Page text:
This recipe yields about 8 pints of salsa, but this can vary depending on the water content of your tomatoes and how thick or thin you make your salsa.

Here is a short glossary of basic canning terms:

Band: A metal, threaded screw band used with a lid to form a two-piece cap.
Boiling-Water Canner: A large pot or kettle big enough to completely immerse filled jars; used to process jars.
Headspace: The unfilled area between the rim of a jar and the top of the contents of that jar.
Lid: A flat, metal vacuum sealing lid used with a band to form a two-piece cap.
Processing: Sterilizing jars and their contents in a canner (a boiling-water canner, in our case) to destroy any bacteria or enzymes that may harm you.

Step 1: Gather Ingredients and Supplies

Gathering all of the necessary ingredients and supplies before you begin will save you time and make the canning process much smoother.

You will need the following ingredients and supplies:

Approximately 15 lbs. of tomatoes (this is about 3 quarts of prepared tomatoes)
3 cups onion
6 jalapeño peppers
3 cloves garlic
2 cans tomato paste (12 oz each)
2 cups lemon or lime juice
1 tbsp salt
1 tsp pepper
1 tbs sugar

Optional: Cilantro, cumin, and any other peppers. I used banana and hot chile peppers that I grew myself, plus an ancho chile - different combinations of peppers will give you different flavored salsas, so be creative. Just be sure you taste it as you go - you don't want to make it too spicy to eat and share!

large saucepot (the bigger the better - keep in mind that we'll have around 3 quarts of just tomatoes)
small saucepot (This is just to keep the lids in, so size isn't as important)
canner or large stockpot (This is what the filled jars will process in)
large stirring spoon
three large bowls
pint jars
lids and bands

You'll also want to either have your trash can handy, or another bowl to use as a trash bowl - this will make getting rid of the skins easier.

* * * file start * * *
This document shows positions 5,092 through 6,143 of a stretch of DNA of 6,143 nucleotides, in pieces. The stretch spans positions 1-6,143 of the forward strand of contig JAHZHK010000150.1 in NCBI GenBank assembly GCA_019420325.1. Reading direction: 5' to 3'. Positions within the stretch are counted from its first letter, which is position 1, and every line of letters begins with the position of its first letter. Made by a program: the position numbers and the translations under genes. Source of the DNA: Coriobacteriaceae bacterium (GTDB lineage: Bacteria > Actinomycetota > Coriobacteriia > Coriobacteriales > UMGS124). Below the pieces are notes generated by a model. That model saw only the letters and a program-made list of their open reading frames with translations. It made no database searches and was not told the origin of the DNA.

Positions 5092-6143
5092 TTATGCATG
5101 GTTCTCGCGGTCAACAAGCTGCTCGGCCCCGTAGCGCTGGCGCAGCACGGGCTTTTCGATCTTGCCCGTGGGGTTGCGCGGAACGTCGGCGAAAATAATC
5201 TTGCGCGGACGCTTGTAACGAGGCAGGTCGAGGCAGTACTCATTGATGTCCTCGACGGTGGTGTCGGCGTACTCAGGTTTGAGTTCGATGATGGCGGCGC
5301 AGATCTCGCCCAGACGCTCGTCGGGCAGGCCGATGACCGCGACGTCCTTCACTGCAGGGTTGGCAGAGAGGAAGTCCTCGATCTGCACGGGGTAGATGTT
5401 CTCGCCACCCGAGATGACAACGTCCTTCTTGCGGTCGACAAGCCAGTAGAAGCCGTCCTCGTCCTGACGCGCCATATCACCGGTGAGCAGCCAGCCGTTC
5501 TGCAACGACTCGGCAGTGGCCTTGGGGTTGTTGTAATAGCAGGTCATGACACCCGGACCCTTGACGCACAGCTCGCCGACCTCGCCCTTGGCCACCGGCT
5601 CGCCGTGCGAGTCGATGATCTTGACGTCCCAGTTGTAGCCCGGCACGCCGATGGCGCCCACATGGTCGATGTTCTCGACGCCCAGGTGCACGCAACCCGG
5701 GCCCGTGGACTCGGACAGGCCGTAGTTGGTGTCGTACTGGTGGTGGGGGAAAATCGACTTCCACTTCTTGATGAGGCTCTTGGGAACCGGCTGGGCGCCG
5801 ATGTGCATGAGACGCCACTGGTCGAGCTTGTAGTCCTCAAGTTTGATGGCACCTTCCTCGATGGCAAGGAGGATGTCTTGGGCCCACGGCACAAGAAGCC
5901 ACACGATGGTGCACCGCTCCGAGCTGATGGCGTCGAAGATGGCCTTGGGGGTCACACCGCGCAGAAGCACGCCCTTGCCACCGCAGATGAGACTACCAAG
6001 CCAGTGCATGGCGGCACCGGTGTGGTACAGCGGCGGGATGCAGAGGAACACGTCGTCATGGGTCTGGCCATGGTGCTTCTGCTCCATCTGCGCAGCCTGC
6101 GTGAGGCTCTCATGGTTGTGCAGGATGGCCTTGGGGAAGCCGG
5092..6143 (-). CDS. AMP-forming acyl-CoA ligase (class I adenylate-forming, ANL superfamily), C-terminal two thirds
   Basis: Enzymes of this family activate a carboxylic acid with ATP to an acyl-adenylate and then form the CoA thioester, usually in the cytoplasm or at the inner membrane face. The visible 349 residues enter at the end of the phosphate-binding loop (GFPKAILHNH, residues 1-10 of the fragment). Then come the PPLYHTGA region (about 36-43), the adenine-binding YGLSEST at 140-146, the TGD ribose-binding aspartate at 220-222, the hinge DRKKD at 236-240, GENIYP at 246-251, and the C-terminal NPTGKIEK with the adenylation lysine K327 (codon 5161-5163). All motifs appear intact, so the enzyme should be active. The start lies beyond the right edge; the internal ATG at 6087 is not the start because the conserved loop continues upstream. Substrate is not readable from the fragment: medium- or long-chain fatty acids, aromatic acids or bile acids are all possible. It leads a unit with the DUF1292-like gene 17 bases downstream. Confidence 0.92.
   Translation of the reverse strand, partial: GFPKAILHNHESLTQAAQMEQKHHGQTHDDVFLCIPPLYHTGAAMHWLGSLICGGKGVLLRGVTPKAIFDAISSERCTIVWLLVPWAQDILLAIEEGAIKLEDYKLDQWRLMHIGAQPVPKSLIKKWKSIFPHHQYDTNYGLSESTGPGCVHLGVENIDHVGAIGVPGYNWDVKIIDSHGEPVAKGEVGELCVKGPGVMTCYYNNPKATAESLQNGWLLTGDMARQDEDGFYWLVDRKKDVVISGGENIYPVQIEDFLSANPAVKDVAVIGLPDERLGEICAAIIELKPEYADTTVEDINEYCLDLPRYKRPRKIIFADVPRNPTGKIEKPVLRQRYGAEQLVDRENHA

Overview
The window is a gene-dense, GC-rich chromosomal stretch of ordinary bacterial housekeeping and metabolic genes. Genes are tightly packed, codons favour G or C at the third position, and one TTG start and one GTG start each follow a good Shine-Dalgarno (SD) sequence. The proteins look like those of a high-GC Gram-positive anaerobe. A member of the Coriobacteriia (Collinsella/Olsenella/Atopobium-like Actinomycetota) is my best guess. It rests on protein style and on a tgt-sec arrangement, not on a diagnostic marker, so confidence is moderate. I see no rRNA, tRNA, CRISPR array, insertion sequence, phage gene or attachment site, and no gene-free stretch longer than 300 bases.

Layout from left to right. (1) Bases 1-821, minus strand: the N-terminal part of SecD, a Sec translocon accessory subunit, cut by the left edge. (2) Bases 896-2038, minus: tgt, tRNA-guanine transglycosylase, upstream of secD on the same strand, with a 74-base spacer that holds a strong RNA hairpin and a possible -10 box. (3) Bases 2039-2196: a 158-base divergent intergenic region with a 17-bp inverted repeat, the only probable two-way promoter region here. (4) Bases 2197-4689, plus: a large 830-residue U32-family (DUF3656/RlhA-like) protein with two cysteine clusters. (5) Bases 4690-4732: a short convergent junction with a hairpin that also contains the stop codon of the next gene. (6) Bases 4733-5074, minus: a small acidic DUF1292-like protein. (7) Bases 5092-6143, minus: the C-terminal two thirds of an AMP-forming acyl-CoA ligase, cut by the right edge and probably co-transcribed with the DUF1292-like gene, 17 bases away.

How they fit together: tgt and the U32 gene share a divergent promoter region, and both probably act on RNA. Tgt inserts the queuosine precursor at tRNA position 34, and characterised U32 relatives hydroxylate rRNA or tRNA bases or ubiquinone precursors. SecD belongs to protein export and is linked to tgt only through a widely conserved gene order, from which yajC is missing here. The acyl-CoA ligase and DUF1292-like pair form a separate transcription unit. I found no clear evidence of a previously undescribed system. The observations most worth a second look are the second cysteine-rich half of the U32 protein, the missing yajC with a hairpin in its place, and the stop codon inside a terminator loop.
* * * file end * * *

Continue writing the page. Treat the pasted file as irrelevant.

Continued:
It is very helpful to have canning utensils, such as a jar lifter, lid lifter, wide-mouth funnel, and headspace tool. However, if you do not have these, you can use tongs (to lift jars out of the hot water), a fork or a magnet (to lift lids out of the hot water). Just be very careful not to drop your jars!

*I know that sounds excessive, but we're going to be getting rid of the skins, the seeds, and squeezing a bunch of juice out of them.

<p>can you leave out the tomato paste?</p>
<p>I'm diabetic and can't have sugar - is it absolutely necessary to put in sugar or can I go without it? Thanks!</p>
You don't need sugar taste good without it i add a couple banana peppers to sweeten it
<p>You said to put your tomatoes and peppers, garlic, and other items in the saucepot but dont mention how much or any water being added? Did I miss something?</p>
No need to add water. It's the juice from the tomatoes and the lemon or lime juice. Personally, I used lime. I did not use paste either. But this recipe was spot on. Absolutely delicious! I used fresh Cayenne peppers out of the garden instead of jalape&ntilde;o as well.
<p>I wonder about the time and pressure for a pressure cooker canner.</p>
This is my first time canning on my own and this how to recipe has been <br>very helpful ! Thank -you!
I do not want to put jalapenos in my salsa, I would like to use green peppers instead....how many cups of green peppers would it be?
Thanks for taking the time to make this instructible. I'm going to can salsa for the first time today.
This is just in time we have a bunch of peppers that are just turning ripe and ready to be cooked

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